15. Joanne W. Hsu & David A. Matsa & Brian T. Melzer, 2014. "Positive Externalities of Social Insurance: Unemployment Insurance and Consumer Credit," NBER Working Papers 20353, National Bureau of Economic Research, Inc.

    More about this item

    Keywords

    Mortgages; Refinancing; Default; HARP;

    JEL classification:

    • G18 - Financial Economics - - General Financial Markets - - - Government Policy and Regulation
    • G21 - Financial Economics - - Financial Institutions and Services - - - Banks; Other Depository Institutions; Micro Finance Institutions; Mortgages
    • R51 - Urban, Rural, Regional, Real Estate, and Transportation Economics - - Regional Government Analysis - - - Finance in Urban and Rural Economies

    Statistics

    Access and download statistics

    Corrections

    All material on this site has been provided by the respective publishers and authors. You can help correct errors and omissions. When requesting a correction, please mention this item's handle: RePEc:eee:juecon:v:93:y:2016:i:c:p:60-70. See general information about how to correct material in RePEc.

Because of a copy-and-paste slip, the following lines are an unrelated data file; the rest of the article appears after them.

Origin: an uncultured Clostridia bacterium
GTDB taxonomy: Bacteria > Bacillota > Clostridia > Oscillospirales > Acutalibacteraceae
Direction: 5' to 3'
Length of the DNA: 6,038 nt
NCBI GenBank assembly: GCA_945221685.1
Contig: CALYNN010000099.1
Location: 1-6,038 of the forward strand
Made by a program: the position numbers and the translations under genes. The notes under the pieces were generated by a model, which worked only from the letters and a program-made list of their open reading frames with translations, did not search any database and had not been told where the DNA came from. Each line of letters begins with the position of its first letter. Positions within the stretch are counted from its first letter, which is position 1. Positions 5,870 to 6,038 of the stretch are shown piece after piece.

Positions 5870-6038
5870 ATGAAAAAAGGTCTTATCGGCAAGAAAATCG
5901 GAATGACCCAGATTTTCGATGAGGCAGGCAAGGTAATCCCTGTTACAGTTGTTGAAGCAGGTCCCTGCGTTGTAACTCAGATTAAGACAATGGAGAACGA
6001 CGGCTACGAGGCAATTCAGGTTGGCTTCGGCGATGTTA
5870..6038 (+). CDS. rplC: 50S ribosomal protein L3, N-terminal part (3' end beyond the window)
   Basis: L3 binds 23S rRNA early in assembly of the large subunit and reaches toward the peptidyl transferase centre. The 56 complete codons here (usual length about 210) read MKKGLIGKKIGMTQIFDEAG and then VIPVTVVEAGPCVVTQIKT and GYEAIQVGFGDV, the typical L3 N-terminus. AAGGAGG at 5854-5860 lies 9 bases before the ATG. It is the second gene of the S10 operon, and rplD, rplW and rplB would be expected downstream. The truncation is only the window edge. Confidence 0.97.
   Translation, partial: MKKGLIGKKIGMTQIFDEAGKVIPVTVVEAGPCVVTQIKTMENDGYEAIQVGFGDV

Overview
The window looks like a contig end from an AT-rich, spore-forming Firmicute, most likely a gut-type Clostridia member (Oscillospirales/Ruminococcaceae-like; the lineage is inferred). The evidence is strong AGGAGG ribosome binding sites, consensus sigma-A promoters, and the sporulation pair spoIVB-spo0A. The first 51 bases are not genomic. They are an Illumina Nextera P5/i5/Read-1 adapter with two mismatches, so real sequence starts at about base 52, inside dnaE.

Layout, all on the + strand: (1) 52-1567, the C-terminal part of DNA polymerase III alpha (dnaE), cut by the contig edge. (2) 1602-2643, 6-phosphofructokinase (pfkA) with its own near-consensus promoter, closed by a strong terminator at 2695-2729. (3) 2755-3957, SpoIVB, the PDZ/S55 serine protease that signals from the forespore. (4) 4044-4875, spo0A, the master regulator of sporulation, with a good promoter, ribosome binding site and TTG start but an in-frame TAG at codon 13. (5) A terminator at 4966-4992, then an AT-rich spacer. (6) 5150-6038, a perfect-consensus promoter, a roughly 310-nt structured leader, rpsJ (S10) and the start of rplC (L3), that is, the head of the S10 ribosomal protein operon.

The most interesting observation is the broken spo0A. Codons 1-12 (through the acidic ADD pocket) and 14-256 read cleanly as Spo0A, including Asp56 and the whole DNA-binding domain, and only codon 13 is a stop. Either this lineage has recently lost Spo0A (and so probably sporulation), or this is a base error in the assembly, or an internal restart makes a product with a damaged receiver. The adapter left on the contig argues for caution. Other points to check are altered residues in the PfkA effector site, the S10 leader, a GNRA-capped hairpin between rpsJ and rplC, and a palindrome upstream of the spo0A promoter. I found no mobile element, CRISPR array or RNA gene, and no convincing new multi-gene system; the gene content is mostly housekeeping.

For technical questions regarding this item, or to correct its authors, title, abstract, bibliographic or download information, contact: (Dana Niculescu). General contact details of provider: http://www.elsevier.com/locate/inca/622905 .

    If you have authored this item and are not yet registered with RePEc, we encourage you to do it here. This allows to link your profile to this item. It also allows you to accept potential citations to this item that we are uncertain about.

    If CitEc recognized a reference but did not link an item in RePEc to it, you can help with this form .

    If you know of missing items citing this one, you can help us creating those links by adding the relevant references in the same way as above, for each refering item. If you are a registered author of this item, you may also want to check the "citations" tab in your RePEc Author Service profile, as there may be some citations waiting for confirmation.

    Please note that corrections may take a couple of weeks to filter through the various RePEc services.

    IDEAS is a RePEc service hosted by the Research Division of the Federal Reserve Bank of St. Louis . RePEc uses bibliographic data supplied by the respective publishers.